The tone of The Walk is one of, if not comedy, then at the very least light amusement. Make no mistake, there are moments of pure comic delight. For example, when Petit meets street busker Annie (Charlotte Le Bon)  in a Parisian square and she berates him for stealing her customers.  When two “American” tourists misinterpret their “mime” interaction for a show, she speaks “country-bumpkin” English, much to the delight of Petit (Gordon-Levitt). 

She then reverts to French to tell the other street artist what she thinks  of him. Petit tells her, a couple of times, that he prefers her English.  This scene then segways into a “boy meets girl” scenario that allows for the first of Petit’s accomplices to come on board for his dream of walking between the Two Towers.

There is a lot of lightly comic moments. The Zemeckis film is taken from the 2008 documentary (Man on a Wire – Director James Marsh, written by Philippe Petit from his book To Reach the Clouds) and provides a humorous recounting of the artist’s beginnings, his obsession with the Twin Towers and his journey to walk the wire between the newly built American icons.

Zemeckis has  a long list of funny films under his belt, Romancing the Stone, a runaway hit for the director who then followed up with the mega successful Back to the Future, where he returned again and again along with many other comic efforts.  The director has a deft touch where needed and he does not disappoint with this loving tale of one man’s desire to go where no man has gone before.

Everything about the film works, the music, the fashion and the locations all feel like 1974 America.  The end result is a comically delivered project where none of the wonder and majestic scope of the feat is lost.  (In terms of locations,  there are a few locational mistakes but this is a movie and not a documentary.) Gordon-Levitt proves that he really is an American version of Sir Alec Guiness; a chameleon. While we can recognize the actor under all the makeup, which does make him resemble the real Petit rather remarkably, it is his performance that convinces and changes him into another person entirely.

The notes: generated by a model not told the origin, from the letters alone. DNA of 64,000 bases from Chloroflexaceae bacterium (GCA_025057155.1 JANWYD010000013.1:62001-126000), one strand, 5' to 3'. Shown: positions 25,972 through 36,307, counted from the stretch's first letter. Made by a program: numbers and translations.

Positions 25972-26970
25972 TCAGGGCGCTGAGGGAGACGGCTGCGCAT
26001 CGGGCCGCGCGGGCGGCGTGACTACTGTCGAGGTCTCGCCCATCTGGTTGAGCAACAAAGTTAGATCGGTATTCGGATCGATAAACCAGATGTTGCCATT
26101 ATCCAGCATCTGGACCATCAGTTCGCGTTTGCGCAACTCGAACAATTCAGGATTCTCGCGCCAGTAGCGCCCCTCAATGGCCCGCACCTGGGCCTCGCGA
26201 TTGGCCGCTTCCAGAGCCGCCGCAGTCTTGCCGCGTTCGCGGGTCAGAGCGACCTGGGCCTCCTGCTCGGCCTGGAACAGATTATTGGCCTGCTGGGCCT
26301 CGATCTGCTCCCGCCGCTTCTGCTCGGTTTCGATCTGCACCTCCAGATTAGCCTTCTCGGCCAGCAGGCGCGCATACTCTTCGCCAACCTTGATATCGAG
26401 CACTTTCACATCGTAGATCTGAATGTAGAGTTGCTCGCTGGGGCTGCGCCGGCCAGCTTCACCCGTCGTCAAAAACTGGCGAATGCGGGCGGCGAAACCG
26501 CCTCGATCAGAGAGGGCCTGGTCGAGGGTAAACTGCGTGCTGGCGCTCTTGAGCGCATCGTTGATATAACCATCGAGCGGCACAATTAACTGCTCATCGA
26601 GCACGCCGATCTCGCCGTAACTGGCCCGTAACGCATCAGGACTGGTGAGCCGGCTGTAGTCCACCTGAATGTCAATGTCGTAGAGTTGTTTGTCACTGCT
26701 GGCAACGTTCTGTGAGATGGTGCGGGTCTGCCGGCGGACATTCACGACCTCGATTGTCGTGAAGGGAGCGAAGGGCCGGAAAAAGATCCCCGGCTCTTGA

Charlotte Le Bon, as Annie, is the perfect compliment to Joseph. This actress, who was one of the best things about the 2014 film The Hundred Foot Journey, has excellent on screen chemistry with Gordon-Levitt.  Possessed of what seems to be an inner amusement and a capacity to flare up with righteous anger when required, the Canadian performer is a personal favorite and always a delight to see on screen.

Ben Kingsley plays “Papa Rudy” and once again the Oscar winning actor proves that he is this generation’s Sir Laurence Olivier.  Sir Ben Kingsley was awarded the knighthood in 2001 (Sir “Larry” in 1947)  and looking at his performances, including his role as  cabbie/driving instructor Sikh in Learning to Drive also out in 2015, it is easy to see that his cameo was considered a different sort of “coup.”

Members of Petit’s team of accomplices are made up of some very talented supporting players. James Badge Dale is amusingly competent as the charismatic “jack of all trades” conman  who opens doors and is flexible to the nth the degree.

Scottish actor Steve Valentine not only sounds so much like the late actor Lee Van Cleef (if listening with eyes closed one can envision “Angel Eyes” delivering the lines) he also resembles him a great deal. If ever a biopic of this professional “bad man” in the movies is made, Valentine should play him.

(Or any unnecessary remakes of Italian Spaghetti Westerns, should definitely hire Valentine to play any of the many roles that Van Cleef took on over the years…)

Over and above performances, the palette or the ambiance of the film, Zemeckis puts the viewer right up on the high wire with Petit. From the safety of the cinema seats, or the familial settee if watched on DVD, we can sense the immense height, the wind, the heart stopping thrill…

There are still comic moments added into the film’s finale. Considering the almost bittersweet tang that remains after the final line from Petit, it is just as well. It has been 14 years since 9/11 but  the poignancy behind the “forever” line is still keenly felt.

The Walk is a brilliant film, another docudrama on offer, like Trumbo, where the audience is given a brief glimpse of someone real. In both films the acting is spectacular and spot on. Both entertain, although from different ends of the spectrum. Joseph Gordon-Levitt, Charlotte Le Bon and Robert Zemeckis give us a film worth watching.

5 out of 5 stars for humor, intelligence and some great breath-taking acting. See this one.